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Bud Nip!

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posted on Aug, 13 2011 @ 11:51 PM
Ok. I didn't know this.

Did you?


Chlorpropham is a plant growth regulator and herbicide used as a sprout suppressant for grass weeds, alfalfa, lima and snap beans, blueberries, cane berries, carrots, cranberries, ladino clover, garlic, seed grass, onions, spinach, sugar beets, tomatoes, safflower, soybeans, gladioli and woody nursery stock. It is also used to inhibit potato sprouting and for sucker control in tobacco. Chlorpropham is available in emulsifiable concentrate and liquid formulations.

posted on Aug, 14 2011 @ 12:02 AM
There is hope for the future youth.

posted on Aug, 14 2011 @ 10:40 AM
reply to post by kdog1982

Spooky, isn't it?

I'll look today to see if this stuff causes problems in people and what kind of problems.

posted on Aug, 14 2011 @ 04:00 PM
reply to post by loam

That's why you need to buy seed potatoes to plant in the garden and can't use food potatoes unless they're already sprouting. ...The stuff does wear off.

Would like to know what you find out, re: health effects.


posted on Aug, 14 2011 @ 04:55 PM
I would always find a straggler potato in the back of the cupboard that would be covered in nodules. I noticed they don't do that anymore.

posted on Aug, 15 2011 @ 12:52 AM
reply to post by loam

This is epic...on so many levels.

First, we have the young one, learning about the importance of the basics of organics.
Yeah, organics! Those tubers were not sprayed with "bud nip".
She is so far ahead of the game already!
Then, she has already understanding the dangers of herbicides!

Not only that, this girl puts those on dancing with the stars to shame!
She got a write up in Mother Earth News!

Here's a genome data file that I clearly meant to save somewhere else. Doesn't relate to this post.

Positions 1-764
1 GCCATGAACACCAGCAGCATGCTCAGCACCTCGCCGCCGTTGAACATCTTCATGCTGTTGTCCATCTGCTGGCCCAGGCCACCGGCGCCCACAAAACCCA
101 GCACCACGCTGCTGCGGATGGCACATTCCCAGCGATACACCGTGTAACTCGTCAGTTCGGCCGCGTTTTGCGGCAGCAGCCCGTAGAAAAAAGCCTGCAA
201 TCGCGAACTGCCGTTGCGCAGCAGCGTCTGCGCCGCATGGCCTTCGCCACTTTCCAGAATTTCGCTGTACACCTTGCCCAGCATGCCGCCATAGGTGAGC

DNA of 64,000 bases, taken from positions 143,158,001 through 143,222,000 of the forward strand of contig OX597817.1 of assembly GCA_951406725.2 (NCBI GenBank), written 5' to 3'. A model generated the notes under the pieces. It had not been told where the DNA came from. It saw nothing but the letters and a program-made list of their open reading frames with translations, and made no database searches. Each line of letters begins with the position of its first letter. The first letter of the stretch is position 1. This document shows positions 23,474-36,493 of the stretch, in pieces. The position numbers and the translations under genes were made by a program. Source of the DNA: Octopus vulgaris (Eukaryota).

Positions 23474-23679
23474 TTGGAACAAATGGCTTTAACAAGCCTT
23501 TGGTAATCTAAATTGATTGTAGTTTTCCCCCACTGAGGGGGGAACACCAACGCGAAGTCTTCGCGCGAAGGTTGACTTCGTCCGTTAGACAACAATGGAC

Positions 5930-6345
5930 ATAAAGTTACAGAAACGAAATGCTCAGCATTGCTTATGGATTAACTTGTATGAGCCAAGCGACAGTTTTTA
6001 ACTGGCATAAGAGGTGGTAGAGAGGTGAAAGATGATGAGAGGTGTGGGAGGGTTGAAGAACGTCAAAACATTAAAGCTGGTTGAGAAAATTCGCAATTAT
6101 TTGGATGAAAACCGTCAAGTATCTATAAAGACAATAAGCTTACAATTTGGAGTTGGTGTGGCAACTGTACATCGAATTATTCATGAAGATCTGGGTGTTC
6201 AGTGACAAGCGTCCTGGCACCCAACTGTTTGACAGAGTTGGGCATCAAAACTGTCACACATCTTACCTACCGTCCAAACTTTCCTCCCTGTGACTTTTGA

With the help of her grandma, Elise buys a sweet potato each from three different sources: one from the grocery store, one “organically” labeled from the same grocery store, and one from Roots, a certified organic food market. Each sweet potato is placed in a glass of water in order to track its cultivation of vine sprouts and growth.

The first sweet potato, the one from the grocery store, does not sprout any vines after three weeks. The second one sprouts a “wimpy, little vine” after over a month. The third sweet potato, the one bought from Roots, flourishes with cascading, healthy green sweet potato vines after just one week.

What seems like an innocent fourth-grade science project is actually an informative and effective account of the effects of a commonly used chemical herbicide called “bud nip.” The produce man at the grocery store informs Elise that the first potato won’t sprout any sweet potato vines because it has been sprayed with bud nip. According to the Pesticide Action Network, the dangers of bud nip include toxicity to amphibians and honeybees, important pollinators of crops we eat every day. Bud nip can be found on potatoes, kale, peaches, broccoli and other common fruits and vegetables.
Read more:

S&F! Awesome!

edit on 15-8-2011 by burntheships because: (no reason given)

posted on Aug, 15 2011 @ 11:27 AM
I'm still pretty disturbed by this-- particularly because I'm convinced even the organic stuff ain't so organic.

Very depressing.

posted on Aug, 15 2011 @ 03:47 PM
reply to post by loam

It is disheartening.

I did find a list : Foods With Chlorpropham Residue

And here, a table that shows organic vs. regular potatoes.

posted on Aug, 15 2011 @ 08:35 PM
reply to post by burntheships

It's become impossible to tell the difference between healthy and dangerous.

See for example:

Bisin, New 'Natural' Preservative, Could Extend Shelf Life Of Meat, Dairy For Years

Scientists at the University of Minnesota may just have developed a viable alternative. A research team headed by Irish microbiologist Dan O'Sullivan has discovered that bisin, a compound produced by harmless bacteria, kills harmful gram-negative bacteria, including salmonella and E. coli, with brutal efficiency. It does so without apparent health risks, unlike many other preservatives; bisin-producing bacteria are found in the human digestive system. Researchers hope that they might be able to add bisin to dairy and meat products to reduce the risk of E. coli and salmonella contamination almost to zero. The Telegraph claims that, by doing so, they will be able to extend the shelf life of such products for up to three years.

And remember this?

Carbon monoxide keeps meat looking red longer

Down is the new up....

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